Did The Draconids Perform?

Draconid Meteor Over Somerset UK Credit: Will Gater


After weeks of speculation of its intensity, the Draconid/Giacobond meteor shower finally arrived. Some astronomers predicted that this normally quiet meteor shower would deliver up to 1000 meteors per hour at its peak – Were they right?

At approximately 20:00 BST (21:00 UT) on October 8th 2011 the shower started in earnest and many in the UK and Europe looked forward to an evening of meteor watching.

Unfortunately, many people were under thick clouds and missed the display, but there were a few places where the clouds cleared and observers were treated to a memorable spectacle.

I have done many meteorwatch evenings in the past, but this one got exciting very quickly and the uncertainty of the amount of meteors was soon doused.

Many people including myself were popping outside and trying to glimpse meteors through the clouds, but most of the time the Meteorwatch Meteor Live View was being used.

Everything was fairly sedate apart from us all moaning about the weather, but then all of a sudden at approximately 20:30 BST (19:30 UT) The Meteor Live View app on the Meteorwatch website went crazy!

Meteor Live View Credit: Norman Lockyer Observatory UK

Many people started to get good breaks in the clouds including myself and there were reports of dozens of meteors in just a few short minutes, much to the envy and disappointment of those still clouded over.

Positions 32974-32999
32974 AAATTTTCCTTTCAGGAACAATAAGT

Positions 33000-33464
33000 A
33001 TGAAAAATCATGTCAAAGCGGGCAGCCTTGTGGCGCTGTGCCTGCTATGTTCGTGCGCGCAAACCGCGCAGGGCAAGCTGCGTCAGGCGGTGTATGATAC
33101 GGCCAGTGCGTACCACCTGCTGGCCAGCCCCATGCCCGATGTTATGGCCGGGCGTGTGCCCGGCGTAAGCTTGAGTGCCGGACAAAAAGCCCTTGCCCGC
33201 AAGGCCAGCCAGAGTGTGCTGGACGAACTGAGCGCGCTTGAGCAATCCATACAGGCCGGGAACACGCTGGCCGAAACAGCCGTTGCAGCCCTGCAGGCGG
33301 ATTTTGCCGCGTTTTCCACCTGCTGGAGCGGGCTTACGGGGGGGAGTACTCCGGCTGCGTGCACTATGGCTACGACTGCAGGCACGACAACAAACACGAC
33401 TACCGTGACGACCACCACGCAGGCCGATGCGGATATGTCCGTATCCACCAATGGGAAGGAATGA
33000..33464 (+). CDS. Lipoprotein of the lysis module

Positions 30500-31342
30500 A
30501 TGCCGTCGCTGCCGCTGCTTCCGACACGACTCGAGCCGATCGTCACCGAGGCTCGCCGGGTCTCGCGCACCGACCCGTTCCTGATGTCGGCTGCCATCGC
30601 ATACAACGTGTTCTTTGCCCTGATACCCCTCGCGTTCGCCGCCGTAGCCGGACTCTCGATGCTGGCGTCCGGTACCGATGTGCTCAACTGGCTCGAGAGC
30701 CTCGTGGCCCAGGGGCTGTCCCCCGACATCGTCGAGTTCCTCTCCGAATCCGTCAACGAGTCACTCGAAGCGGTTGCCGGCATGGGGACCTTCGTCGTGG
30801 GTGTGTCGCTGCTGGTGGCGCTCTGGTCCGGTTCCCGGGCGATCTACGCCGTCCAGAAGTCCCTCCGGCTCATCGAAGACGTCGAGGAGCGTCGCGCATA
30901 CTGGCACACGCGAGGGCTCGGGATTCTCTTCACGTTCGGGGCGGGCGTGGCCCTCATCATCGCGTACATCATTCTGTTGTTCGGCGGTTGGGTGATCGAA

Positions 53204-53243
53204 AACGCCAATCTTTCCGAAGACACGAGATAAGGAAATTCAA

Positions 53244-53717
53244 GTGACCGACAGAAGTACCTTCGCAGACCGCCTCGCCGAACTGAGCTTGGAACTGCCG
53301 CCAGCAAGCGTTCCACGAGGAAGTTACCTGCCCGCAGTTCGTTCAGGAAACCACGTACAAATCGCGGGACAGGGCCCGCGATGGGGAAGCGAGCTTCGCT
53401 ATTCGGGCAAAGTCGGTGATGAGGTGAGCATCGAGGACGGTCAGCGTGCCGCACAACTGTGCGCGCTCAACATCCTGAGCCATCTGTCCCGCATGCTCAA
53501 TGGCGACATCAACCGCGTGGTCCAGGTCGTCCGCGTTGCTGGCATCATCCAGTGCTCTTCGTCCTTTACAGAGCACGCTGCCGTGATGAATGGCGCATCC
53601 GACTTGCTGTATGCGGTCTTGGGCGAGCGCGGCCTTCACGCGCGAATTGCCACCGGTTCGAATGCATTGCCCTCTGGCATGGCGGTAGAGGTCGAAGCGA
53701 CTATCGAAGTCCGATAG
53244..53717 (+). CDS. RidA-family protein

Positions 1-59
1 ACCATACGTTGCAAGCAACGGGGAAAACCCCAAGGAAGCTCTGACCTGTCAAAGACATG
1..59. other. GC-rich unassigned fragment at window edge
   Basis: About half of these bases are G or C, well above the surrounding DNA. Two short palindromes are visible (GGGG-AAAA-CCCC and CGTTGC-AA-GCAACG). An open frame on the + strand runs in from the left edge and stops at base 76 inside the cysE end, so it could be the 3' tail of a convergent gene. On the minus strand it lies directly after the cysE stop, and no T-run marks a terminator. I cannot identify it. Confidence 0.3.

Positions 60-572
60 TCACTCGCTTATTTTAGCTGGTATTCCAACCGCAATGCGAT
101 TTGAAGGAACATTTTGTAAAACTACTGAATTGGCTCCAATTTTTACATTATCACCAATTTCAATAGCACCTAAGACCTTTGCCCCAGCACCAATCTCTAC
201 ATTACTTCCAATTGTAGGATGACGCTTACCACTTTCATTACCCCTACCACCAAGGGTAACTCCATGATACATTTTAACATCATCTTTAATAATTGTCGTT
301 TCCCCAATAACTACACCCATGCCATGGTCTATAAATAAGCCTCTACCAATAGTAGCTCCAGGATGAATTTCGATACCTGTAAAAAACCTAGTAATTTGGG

At this time the International Meteor Organisation (IMO) reported observations of just over 300 meteors per hour (319 ZHR).

The evening continued and to everybody’s delight (to those who could see meteors), there were many. I saw 3 within a couple of seconds and this continued for about an hour.

Eventually rates started to decline, people saw less and the Meteor Live View started to show less activity.

At approximately 22:00 BST (21:00 UT) meteor activity dropped substantially – The show was over!

The IMO results were posted on their website with rates of just under 350 meteors per hour at the peak of the shower, reported by their observing stations.

Credit: IMO

Did the Dracondids/ Giacobonids live up to expectations in the end? I would say yes, a fairly heavy meteor shower, maybe it could be called a mini storm!